Sportsman, business impresario Randolph ‘Randy’ Rouse dies at 100

Reprinted from the Fauquier Times

By Vicky Moon and Leonard Shapiro: Apr 8, 2017

Randolph D. “Randy” Rouse, a business impresario and a dashing, dapper and daring sportsman died on Friday, April 7. He was 100 years old.

Widely known throughout Northern Virginia, and particularly in the horse country of Fauquier and Loudoun counties, Rouse recently also showed his philanthropic side when he donated the Middleburg Training Track, which he’d owned since 2006, to the Thoroughbred Retirement Foundation.

He signed the papers on Dec. 29, the day before he turned 100, and told the Fauquier Times “at my age, you have to start thinking about the future.”


Rouse maintained a 10-acre estate as his home in Arlington. He would often pick up his beloved saxophone and entertain awe-struck guests who gathered all around to hear him play. The walls of his home are lined with photos of his many champion point-to-point and steeplechase horses, including – Cinzano (caught up in a controversial horse swap) and Ricacho winner of the 1960 Virginia Gold Cup with the late legendary Joe Aitchenson Jr., up. There are also many images in his home of memorable moments in the hunt field.

Rouse joined the Fairfax Hunt in the late 1940s and became Joint Master of Foxhounds (Jt. MFH) in MFH in the mid-50s, a title and position he maintained for 55 years until his death. “He WAS the Fairfax Hunt,” his friend, Joseph Keusch of Middleburg, said. Keusch also served as a Jt. MFH. “He was a true Southern gentleman.”

“His real love was the world of fox-hunting,” said another long-time friend, Will Allison of Warrenton, the president of the Virginia Gold Cup Races. “He was a legend, and to be invited to hunt with Randy Rouse was the ultimate invitation. To be invited to come up front and hunt with him, it was like sitting at the right hand of God.”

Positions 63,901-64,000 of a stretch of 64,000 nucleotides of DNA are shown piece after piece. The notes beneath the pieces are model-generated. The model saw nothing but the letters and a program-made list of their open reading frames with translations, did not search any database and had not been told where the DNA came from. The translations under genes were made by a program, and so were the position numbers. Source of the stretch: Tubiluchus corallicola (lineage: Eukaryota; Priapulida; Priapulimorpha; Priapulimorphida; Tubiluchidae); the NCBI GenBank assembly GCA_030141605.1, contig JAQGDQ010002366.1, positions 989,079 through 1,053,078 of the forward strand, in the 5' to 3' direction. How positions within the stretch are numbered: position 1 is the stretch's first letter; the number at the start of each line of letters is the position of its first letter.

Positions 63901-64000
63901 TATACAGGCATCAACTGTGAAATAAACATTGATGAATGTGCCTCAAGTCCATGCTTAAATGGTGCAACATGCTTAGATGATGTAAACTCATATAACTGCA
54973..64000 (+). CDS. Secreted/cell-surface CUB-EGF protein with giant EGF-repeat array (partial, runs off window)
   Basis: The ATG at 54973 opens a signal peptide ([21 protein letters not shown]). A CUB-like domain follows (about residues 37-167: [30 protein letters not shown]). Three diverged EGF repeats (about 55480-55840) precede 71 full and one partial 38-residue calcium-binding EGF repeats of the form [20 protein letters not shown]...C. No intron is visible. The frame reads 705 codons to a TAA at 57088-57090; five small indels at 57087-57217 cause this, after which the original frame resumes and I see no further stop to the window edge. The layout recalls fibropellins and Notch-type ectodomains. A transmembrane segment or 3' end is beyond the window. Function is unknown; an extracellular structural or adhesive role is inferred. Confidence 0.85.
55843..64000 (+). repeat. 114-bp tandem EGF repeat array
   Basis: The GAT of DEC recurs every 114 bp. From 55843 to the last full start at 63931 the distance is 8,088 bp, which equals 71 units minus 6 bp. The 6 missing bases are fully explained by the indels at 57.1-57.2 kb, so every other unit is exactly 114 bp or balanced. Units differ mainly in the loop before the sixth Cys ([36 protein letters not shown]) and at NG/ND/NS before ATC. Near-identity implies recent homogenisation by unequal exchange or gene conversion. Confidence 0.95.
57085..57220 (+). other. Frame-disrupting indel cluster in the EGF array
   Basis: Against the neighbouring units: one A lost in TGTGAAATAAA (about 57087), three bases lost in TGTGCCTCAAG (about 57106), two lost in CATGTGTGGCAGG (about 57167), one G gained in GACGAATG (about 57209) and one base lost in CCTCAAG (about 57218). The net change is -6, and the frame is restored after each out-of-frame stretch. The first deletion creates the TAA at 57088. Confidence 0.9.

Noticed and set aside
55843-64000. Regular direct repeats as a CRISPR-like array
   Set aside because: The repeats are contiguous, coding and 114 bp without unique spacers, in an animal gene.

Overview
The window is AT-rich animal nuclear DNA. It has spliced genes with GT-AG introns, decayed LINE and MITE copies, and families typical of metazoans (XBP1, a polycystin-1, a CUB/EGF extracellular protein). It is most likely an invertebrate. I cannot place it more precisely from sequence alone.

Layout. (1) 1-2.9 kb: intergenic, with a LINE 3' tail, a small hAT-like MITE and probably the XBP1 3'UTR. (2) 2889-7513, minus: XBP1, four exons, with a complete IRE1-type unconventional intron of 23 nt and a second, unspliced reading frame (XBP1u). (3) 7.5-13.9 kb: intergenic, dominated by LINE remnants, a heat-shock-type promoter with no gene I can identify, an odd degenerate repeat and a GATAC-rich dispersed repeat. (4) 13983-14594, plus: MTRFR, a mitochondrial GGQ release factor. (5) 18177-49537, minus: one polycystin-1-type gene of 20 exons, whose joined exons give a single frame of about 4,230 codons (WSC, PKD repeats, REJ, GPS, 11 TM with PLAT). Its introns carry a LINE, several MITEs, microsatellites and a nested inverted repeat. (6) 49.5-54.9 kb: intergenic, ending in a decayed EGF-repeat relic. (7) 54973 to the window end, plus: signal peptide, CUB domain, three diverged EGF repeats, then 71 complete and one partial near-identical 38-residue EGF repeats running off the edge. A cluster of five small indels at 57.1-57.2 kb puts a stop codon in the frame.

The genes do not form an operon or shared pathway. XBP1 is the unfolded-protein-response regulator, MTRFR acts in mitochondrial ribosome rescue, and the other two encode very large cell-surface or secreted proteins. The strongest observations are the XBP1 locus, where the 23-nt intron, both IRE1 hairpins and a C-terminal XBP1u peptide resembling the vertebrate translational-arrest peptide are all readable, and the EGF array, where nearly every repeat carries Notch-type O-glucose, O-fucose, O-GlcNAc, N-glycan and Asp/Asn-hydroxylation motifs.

After first joining Fairfax Hunt, Rouse built a clubhouse for the group while it was located in Reston at Sunset Hills Farm and owned by the Bowman family. He also built a steeplechase course in Reston and later at Belmont along Route 7 in Fairfax. Due to creeping civilization and development, the hunt, along with many others, eventually migrated west. It is now known as the Loudoun-Fairfax Hunt.

He also was also the oldest steeplechase trainer to saddle a winner at age 99 with Hishi Soar at the Foxfield races in Charlottesville last spring. That horse was a also a winner at the Orange County Point-to- Point races recently.

As a rider and competitor, Rouse will be forever noted as one of the winningest amateur steeplechase and point-to-point jockeys of this era. He supported steeplechasing through his sponsorship of the Virginia Professional Horseman Benefit races, the Gold Cup races at Great Meadow and Colonial Downs. He recently was honored with the F. Ambrose Clarke award from the National Steeplechase Association as one who has “improved, encouraged and promoted the sport’s growth and welfare.”

Rouse’s first wife was the late actress Audrey Meadows, a co-star with the late comedian Jackie Gleason in “The Honeymooners,” the wildly popular 1950s television series. They divorced in 1958 after two years.

Between wives, Rouse was a frequent escort to many A-list Washington area women. With his own charming demeanor, good looks, and elegant manners, he was usually considered the arm candy. He swirled in high circles on the dance floor at the Washington International Horse Show, hunt balls and embassy receptions, yet was equally comfortable and welcome in the stables and at race tracks everywhere.

“He was a great sportsman, a great lover and one of the great story-tellers of all time,” Allison said. “He kept you enthralled for hours with his exploits.”

Everyone was his friend, including the flamboyant and bombastic late Redskins owner Jack Kent Cooke. Rouse was a regular in Cooke’s private box at RFK Stadium and later, FedEx Field, and more than occasionally had a seat on the team plane to away games.

His widow, Michele Rouse, who he married in 1983, told the Washington Post in 1998: “He’s just amazing. He attacks every day with enormous passion.”

Indeed, the day before he died, he tried to reach a friend in Middleburg from his hospital bed to say he was sorry he couldn’t make it for lunch that day.

Arrangements for services are pending.